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Love and Iaido


Throughout my journey in Iaido, I’ve had several milestones. Most were technical improvements. Some deal with the concept of Ma, or put another way, the concept of time. Recently, however, I had the most profound discovery. One that filled me with an overwhelming joy. As the title blatantly suggests, it is “Love”.


Stepping back a bit. When we first studied Iaido, one of the strange concepts (to me at least) was to envision your opponent in front of you. In my formative years of study, I always neglected this aspect, simply because I lacked the imagination to do so. After all, in Iaido practice, you always win. “You’re the hero no matter what!” said a famous, grumpy economist.


So how did I eventually start envisioning these opponents? I went for the lowest-hanging fruit. People I did not like. It is easy to imagine cutting down your enemies, and it was really effective! We learned metsuke (the way of seeing) and I had a somewhat tangible target to strike down. Over time, I practised “what if” scenarios. Suppose you do a technique, but your opponent has a different reach from you. Or suppose you do waza A and your opponent performs a move differently, how will you overcome it? I practised all these while staying as true as possible to the bunkai (story) of your waza.


Over time, however, I noticed the negative effects of it. I was getting lured into the sense of just cutting and overpowering my imaginary opponent. Force overtook grace. I’m not saying fighting is graceful, but when you just focus on powering through every cut, it makes you stiff. Predictable. Laboured. When you fight, you are not chopping wood. You are dealing with a fluid, dynamic situation that requires you to only use as much power as is necessary. That even means learning to be soft. “Trust your sword,” said Kobara sensei.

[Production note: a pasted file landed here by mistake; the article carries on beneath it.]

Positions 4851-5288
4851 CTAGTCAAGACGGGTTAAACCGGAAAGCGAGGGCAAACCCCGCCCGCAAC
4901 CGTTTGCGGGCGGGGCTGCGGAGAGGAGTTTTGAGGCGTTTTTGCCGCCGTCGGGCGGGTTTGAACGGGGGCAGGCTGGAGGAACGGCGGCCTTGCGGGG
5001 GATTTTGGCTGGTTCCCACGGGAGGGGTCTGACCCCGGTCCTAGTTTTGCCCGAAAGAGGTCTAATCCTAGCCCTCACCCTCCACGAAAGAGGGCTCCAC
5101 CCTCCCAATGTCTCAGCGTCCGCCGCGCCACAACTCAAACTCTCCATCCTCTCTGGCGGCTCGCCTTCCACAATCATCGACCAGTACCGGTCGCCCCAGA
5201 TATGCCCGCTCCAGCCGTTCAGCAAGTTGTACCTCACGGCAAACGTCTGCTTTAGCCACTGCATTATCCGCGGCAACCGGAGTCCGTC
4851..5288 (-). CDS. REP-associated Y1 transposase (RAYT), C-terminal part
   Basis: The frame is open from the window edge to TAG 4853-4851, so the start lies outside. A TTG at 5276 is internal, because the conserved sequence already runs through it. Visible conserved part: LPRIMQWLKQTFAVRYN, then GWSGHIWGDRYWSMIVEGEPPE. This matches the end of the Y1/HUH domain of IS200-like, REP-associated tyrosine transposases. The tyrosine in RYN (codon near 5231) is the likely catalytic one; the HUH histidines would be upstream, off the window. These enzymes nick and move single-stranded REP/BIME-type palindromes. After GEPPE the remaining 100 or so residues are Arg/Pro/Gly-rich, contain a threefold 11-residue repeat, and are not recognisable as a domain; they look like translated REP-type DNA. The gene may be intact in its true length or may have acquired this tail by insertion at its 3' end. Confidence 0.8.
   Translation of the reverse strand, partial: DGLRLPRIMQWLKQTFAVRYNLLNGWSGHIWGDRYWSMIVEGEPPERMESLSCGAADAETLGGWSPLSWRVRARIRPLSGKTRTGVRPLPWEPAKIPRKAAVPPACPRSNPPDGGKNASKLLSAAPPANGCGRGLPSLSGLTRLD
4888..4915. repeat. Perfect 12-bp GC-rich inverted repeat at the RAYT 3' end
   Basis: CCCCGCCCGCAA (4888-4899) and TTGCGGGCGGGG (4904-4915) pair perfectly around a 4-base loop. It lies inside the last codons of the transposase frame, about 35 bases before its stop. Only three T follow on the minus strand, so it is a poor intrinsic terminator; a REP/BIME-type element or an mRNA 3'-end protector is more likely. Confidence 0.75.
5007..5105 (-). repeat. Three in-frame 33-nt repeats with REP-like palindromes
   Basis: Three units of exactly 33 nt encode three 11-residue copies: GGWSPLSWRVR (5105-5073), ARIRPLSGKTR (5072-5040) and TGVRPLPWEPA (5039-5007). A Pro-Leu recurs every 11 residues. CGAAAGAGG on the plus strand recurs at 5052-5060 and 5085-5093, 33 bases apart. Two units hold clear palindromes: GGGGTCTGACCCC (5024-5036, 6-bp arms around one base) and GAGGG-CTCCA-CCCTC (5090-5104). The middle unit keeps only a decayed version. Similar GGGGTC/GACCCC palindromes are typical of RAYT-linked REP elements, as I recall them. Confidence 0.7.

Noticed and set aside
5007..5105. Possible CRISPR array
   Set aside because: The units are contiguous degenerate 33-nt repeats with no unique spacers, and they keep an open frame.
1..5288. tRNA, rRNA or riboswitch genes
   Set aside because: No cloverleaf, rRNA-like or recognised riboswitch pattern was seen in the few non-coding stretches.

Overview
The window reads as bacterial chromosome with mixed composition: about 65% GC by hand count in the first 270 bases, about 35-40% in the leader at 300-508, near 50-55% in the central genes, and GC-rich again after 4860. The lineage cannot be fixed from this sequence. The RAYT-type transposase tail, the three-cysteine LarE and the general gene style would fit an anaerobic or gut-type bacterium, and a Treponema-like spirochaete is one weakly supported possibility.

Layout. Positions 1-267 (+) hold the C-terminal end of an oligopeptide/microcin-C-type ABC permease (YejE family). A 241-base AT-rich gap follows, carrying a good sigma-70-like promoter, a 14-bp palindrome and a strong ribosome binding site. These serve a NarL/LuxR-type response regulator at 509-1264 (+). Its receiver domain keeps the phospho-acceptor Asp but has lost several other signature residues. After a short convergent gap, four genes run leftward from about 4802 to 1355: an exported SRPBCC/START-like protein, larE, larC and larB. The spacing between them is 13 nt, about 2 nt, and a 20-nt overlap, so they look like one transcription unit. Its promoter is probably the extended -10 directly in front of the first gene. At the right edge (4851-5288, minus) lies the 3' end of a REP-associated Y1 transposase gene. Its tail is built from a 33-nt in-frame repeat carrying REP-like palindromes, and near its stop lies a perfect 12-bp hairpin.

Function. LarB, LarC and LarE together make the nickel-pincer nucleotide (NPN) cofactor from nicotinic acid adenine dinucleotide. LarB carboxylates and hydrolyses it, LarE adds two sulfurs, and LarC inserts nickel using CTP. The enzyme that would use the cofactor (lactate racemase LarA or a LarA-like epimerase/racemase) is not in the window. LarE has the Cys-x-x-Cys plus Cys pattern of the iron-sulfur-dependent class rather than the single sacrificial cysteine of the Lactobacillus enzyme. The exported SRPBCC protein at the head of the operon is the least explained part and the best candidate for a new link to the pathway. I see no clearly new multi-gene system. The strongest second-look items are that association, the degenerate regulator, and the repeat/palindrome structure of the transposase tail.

So one day, rather than focusing on an abstract opponent, or a person I did not like, I imagined the people I admired. Sensei, peers, friends. A sensei I very much respected defeated me in my own imagination! I attempted mae, and felt overwhelmed by that teacher’s presence, that I had to abort into a tsukekomi. From there, he landed his sword on my forearm. It was magical. It filled me with so much humility and joy, and love. I recall a panel in Takehiko Inoue sensei’s manga, Vagabond, where Musashi comes across an aged Yagyu Sekishusai that felt right like this moment.

Which brings us back to the beginning. I now try to use love in my practice of Iaido. When I do my waza, I think of the people I admire. I think of the friends I’ve made along the way. It has made my Iaido a lot more free. Fluid, but not flimsy. Soft, but not weak (or so I believe.) Paired with an applied metsuke, it makes Iaido practice a whole lot more real.


Note: The thoughts expressed here are solely the Author's own.

Author: Billy Yong

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